Fort Tilden (2014)

It would be easy to watch this film and take it as a condemnation of spoiled/entitled Millennials, that trusty crutch of the elders that has a nearly unrivaled capacity to get my dander up. After all, Harper (Bridey Elliot) and Allie (Clare McNulty) are seemingly living an unfocused post-collegiate life in Brooklyn, clearly subsidized, and they can’t seem to actually do anything, except text each other snide comments about those around them and post things to instagram. Thus a seemingly simple trip to meet up with some boys at the beach turns into an epic adventure of fail.

Harper and Allie aren’t particularly likable, and it should be noted are neither realistic nor representative of their generation (which is mostly poor and non-white, though stereotypes about the generation always seem to be about well-to-do white people). But over the course of the film, as they are metaphorically sacrificed for their generation’s alleged sins, one does start to feel empathy. Harper will have a good idea to direct her artistic energies, but just as quickly shoot herself down, saying it is a stupid idea. For all the talk of participation ribbons leading to undue confidence, here is someone who has a completely broken sense of self-worth. And Allie is keen to do something meaningful to help others, being set to join the Peace Corps. As someone who previously crashed out during the application process of the Peace Corps, realizing that for as much as I’d like to be helping, it wasn’t the right venue for me, I definitely related to her uncertainty. Seeing her friends struggling in a Teach For America-type situation similarly speaks to a societal failure to harness this charitable energy.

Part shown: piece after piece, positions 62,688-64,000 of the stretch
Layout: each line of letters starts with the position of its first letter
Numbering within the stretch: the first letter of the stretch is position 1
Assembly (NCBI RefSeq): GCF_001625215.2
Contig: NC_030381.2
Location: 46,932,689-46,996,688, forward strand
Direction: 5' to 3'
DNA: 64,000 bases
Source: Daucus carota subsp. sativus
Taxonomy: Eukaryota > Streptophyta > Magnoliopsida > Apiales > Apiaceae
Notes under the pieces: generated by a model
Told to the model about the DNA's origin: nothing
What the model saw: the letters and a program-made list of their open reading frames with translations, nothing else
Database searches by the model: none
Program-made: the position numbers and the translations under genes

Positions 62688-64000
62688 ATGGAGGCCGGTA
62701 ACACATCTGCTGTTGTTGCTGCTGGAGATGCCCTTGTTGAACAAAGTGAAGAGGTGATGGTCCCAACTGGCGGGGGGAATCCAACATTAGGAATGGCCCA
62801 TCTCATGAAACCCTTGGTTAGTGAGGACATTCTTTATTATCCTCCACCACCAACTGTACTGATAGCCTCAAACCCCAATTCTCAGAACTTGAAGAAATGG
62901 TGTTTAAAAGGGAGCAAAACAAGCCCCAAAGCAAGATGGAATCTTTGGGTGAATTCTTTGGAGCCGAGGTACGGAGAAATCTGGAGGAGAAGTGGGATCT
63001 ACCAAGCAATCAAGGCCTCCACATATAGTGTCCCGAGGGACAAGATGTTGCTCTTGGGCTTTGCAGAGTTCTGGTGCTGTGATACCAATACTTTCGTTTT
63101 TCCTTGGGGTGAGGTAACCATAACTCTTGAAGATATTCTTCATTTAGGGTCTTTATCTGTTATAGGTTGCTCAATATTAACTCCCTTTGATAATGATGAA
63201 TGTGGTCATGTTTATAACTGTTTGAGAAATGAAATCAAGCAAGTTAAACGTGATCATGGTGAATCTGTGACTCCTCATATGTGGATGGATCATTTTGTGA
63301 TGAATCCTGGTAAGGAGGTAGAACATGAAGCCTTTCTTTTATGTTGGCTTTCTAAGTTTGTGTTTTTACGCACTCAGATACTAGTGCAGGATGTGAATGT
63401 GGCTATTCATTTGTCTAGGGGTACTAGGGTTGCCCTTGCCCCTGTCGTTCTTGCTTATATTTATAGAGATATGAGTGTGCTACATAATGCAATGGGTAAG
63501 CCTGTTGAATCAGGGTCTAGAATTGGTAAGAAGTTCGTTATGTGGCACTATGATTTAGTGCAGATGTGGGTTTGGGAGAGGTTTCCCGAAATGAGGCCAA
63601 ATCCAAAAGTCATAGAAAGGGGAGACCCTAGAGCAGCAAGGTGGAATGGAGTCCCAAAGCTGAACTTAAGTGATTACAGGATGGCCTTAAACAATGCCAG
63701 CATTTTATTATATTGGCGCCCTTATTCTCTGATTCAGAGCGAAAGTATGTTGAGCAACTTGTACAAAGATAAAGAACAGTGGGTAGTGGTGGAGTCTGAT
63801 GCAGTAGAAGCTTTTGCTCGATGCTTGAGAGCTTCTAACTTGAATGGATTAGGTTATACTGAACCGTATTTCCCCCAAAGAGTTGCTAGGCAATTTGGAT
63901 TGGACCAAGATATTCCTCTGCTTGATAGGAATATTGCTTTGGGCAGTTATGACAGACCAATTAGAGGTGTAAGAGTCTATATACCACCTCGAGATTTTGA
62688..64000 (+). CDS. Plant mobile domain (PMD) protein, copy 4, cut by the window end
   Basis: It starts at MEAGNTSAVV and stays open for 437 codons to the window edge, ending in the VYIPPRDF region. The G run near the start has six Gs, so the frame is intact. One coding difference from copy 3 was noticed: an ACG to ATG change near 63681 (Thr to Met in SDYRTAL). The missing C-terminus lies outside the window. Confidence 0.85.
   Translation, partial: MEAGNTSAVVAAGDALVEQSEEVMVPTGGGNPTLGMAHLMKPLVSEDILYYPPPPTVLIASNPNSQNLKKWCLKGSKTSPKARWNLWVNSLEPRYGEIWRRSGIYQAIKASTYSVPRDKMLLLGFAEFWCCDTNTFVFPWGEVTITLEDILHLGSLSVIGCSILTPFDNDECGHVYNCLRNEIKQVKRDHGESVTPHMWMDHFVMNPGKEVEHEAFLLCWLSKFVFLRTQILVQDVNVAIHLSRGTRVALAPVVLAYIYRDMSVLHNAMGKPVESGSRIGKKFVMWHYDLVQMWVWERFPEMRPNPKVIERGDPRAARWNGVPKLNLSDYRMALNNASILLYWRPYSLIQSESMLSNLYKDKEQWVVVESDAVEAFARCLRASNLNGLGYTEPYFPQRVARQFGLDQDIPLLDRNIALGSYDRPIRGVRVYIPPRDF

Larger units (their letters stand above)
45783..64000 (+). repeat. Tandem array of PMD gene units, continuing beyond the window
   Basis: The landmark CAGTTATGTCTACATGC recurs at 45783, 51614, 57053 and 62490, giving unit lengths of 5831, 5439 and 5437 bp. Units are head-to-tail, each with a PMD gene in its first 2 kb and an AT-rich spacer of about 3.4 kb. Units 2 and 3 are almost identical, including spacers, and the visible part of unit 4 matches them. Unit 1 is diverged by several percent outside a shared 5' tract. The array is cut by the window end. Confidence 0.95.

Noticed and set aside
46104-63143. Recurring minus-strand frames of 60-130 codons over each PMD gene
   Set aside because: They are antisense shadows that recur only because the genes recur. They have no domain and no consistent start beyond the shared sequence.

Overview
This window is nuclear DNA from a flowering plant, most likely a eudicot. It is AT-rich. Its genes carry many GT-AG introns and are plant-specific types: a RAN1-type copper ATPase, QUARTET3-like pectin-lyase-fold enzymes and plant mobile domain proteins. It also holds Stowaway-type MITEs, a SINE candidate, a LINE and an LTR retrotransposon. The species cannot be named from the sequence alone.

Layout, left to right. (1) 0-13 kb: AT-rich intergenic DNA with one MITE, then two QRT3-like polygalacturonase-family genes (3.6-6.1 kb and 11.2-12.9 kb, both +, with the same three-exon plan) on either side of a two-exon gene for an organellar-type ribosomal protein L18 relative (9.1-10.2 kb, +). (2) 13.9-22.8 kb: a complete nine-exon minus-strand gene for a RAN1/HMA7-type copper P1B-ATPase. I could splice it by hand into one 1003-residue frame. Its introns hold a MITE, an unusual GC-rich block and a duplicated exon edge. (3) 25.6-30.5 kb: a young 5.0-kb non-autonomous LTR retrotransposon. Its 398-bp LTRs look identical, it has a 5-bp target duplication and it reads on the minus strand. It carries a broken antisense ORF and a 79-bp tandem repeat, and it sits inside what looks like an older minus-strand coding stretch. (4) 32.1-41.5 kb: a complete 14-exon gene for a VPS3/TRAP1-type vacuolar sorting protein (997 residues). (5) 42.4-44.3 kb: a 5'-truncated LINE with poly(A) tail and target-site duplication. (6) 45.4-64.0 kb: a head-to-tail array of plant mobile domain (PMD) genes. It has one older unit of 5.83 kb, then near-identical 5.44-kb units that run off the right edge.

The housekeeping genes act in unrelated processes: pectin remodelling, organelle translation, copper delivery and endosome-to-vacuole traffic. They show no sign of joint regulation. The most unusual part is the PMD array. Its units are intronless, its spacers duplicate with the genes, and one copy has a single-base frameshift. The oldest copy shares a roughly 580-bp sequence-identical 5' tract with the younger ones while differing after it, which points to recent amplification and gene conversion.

The thing that makes Fort Tilden work so well is how it balances the dramatic weight (if often amplified by their inability to cope) with a wickedly dry humor. I laughed a number of times, including passing gags like when Harper says she’s preparing their apartment for the possibility the guys come home with them, including taking the exact identical copy of Infinite Jest I just started last month and placing it out prominently. Because nothing would appeal more to a young bro than a work of young bro genius. Considering how much I’m not enjoying the book, this subtle poke (and another at the expense of Phillip Roth) delighted me. And the ending really works as the culmination and payoff, so many wonderfully defeated realizations, these two women stripped bare of their illusions, perhaps ready to actually enter the world as it exists.


The Hunting Ground (2015)

(╯°□°)╯︵ ┻━┻

One of the worst feelings is powerlessness. On any number of major issues, including the shockingly high incidence of rape, or in light of yesterday and pretty much every day before it, gun violence, I as a student of public policy believe we could make substantial and beneficial changes to make society better and safer. My sense of powerlessness doesn’t come from feeling we can’t do something but that we won’t do something. The power of gun culture or rape culture will force us to simply accept horror as our reality. My decision to become a paralegal in part is an attempt to find a role that allows me to feel like I have the power to make some difference, and through that to give a measure of power to those who lack it. Generally, I’ve seen the powerless as the victims of state power or injustice, and thus been drawn to the defense in criminal cases.